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Taiwan in the South China Sea Disputes: Policies and Prospects

  • Hui-Yi Katherine Tseng

Abstract

Taiwan’s South China Sea policy is influenced by its domestic party politics and cross-strait relations with China. Generally, the Kuomintang (the KMT) adopts a different course from that of the Democratic Progressive Party (the DPP) on this matter. Before the 1980s, the claims of the two Chiang administrations in Taiwan resembled that of the Chinese. In the first half of the 1990s when Lee Teng-Hui served his first term of presidency in Taiwan, Taipei still based its claims on the historical rights arguments and promoted joint development as an important policy goal. In the second half of the 1990s, cross-strait relations turned sour when relevant talks were halted. This adversely affected emerging cross-strait joint development cooperation talks. The revival of governmental attention and policy interests took place after the incumbent President Ma Ying-Jeou obtained the power in 2008. Returning to the old stance long upheld by the KMT, Taiwan continues to face the challenges in earning more space in international negotiation forums of the dispute. It faces a key dilemma of how to secure a position by distinguishing its claims from those of the Chinese, and the outcome of such clarification with a referential implication of Taiwan’s independence.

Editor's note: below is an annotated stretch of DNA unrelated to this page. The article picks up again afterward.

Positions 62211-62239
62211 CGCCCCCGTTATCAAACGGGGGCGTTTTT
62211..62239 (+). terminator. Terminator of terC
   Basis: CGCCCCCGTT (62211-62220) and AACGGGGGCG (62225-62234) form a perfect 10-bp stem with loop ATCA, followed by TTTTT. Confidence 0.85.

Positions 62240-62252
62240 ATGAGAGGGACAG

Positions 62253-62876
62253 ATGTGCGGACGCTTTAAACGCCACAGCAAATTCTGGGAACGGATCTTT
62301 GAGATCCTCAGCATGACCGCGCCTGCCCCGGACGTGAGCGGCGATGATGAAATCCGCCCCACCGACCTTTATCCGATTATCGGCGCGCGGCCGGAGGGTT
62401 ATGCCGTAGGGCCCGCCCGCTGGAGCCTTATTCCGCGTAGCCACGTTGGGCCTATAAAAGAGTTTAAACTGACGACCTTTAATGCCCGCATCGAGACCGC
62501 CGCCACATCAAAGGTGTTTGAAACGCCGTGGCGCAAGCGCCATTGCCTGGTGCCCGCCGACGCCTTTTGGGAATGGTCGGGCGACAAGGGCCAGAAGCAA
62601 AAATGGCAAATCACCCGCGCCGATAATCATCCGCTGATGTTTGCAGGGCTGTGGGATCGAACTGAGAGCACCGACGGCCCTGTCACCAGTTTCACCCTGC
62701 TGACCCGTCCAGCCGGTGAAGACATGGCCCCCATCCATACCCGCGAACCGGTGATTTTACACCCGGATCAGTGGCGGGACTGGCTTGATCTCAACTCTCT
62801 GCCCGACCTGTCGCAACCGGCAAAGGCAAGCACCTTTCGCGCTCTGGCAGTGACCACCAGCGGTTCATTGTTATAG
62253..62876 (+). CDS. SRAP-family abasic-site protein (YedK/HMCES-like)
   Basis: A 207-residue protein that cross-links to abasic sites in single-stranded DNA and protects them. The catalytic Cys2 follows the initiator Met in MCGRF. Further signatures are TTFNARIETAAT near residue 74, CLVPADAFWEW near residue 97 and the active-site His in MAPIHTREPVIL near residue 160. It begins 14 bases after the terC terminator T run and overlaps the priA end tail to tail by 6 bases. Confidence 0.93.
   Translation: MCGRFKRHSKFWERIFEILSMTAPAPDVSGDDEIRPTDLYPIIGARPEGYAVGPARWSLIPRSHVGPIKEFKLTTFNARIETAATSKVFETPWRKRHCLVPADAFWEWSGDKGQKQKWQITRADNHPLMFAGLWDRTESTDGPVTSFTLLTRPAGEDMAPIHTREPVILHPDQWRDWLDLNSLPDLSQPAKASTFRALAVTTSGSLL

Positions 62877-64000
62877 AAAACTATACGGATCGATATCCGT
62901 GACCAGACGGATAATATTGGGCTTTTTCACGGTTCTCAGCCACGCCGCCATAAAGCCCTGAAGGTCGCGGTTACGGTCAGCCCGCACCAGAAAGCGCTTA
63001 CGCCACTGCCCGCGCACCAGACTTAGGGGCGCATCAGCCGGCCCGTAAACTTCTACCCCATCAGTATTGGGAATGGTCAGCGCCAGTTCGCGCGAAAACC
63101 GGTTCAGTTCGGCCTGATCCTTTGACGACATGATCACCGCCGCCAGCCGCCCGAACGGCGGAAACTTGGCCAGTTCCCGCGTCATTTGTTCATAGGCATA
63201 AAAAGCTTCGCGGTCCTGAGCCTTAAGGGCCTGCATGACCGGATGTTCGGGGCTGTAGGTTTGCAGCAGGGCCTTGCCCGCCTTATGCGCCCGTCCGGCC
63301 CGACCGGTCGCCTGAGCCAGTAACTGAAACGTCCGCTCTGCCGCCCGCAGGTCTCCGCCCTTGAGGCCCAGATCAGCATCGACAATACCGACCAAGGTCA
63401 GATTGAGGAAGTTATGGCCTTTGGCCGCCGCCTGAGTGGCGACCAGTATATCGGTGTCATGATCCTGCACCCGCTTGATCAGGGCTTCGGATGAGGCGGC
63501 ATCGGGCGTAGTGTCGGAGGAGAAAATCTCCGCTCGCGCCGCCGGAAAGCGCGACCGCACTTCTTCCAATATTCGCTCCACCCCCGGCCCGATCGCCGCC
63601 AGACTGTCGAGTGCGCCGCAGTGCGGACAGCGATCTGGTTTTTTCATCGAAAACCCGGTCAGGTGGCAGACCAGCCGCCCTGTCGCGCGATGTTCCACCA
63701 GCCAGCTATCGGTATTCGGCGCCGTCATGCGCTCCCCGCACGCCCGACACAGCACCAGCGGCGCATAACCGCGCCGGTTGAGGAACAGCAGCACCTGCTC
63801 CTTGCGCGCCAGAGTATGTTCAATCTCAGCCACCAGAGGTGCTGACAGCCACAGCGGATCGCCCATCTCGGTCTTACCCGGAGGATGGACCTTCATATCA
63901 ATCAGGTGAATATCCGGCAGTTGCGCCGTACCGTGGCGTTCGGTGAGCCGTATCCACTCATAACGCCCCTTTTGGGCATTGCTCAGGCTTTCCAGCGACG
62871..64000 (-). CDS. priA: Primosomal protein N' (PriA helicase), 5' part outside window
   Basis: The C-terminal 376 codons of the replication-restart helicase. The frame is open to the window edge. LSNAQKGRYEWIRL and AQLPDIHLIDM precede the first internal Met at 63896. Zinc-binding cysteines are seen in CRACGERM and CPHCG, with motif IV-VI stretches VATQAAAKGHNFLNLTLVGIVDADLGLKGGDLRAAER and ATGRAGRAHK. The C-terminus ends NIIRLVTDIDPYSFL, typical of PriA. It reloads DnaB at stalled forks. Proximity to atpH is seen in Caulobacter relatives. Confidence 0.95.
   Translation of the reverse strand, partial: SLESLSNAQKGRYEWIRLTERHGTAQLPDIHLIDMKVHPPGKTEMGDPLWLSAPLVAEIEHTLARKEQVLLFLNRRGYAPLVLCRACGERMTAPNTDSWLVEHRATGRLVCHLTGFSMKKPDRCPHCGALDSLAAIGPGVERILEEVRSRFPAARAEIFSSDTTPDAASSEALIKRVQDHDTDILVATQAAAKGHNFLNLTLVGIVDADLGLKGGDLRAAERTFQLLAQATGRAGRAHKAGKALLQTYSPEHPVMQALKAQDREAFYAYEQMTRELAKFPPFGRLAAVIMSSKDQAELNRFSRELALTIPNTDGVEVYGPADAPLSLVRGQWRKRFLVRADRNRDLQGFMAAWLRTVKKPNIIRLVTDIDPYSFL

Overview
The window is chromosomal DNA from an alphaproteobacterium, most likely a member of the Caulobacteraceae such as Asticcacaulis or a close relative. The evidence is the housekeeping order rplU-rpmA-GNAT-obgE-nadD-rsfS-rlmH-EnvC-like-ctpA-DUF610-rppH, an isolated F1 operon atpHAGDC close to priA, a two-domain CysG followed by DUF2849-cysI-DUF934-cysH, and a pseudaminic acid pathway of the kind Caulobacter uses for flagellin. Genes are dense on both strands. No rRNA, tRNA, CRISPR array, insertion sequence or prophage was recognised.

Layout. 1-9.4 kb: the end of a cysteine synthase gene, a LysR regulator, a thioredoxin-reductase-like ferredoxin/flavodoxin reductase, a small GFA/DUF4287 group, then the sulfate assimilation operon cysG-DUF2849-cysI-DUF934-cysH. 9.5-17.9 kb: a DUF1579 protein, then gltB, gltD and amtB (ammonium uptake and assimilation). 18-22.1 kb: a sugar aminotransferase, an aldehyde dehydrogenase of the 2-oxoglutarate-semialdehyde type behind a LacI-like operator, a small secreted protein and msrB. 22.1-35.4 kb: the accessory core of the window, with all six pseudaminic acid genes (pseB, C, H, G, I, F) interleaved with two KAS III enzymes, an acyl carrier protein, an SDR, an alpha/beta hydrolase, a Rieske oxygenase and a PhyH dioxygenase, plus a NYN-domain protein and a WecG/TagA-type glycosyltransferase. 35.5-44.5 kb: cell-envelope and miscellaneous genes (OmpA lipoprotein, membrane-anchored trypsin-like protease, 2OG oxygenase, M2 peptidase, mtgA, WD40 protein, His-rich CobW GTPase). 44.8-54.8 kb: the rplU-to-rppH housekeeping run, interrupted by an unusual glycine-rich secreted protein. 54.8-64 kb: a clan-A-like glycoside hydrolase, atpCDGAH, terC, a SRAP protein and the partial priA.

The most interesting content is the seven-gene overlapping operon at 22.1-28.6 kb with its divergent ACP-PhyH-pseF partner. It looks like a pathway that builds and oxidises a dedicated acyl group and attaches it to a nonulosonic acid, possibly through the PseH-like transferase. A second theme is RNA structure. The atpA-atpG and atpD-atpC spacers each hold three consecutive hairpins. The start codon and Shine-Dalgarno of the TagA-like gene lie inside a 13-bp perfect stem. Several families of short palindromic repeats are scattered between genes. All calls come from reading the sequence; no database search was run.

Keywords

Democratic Progressive Party Historical Water Historical Claim Peaceful Settlement Territorial Claim 
These keywords were added by machine and not by the authors. This process is experimental and the keywords may be updated as the learning algorithm improves.

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© Hui-Yi Katherine Tseng 2015

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  • Hui-Yi Katherine Tseng

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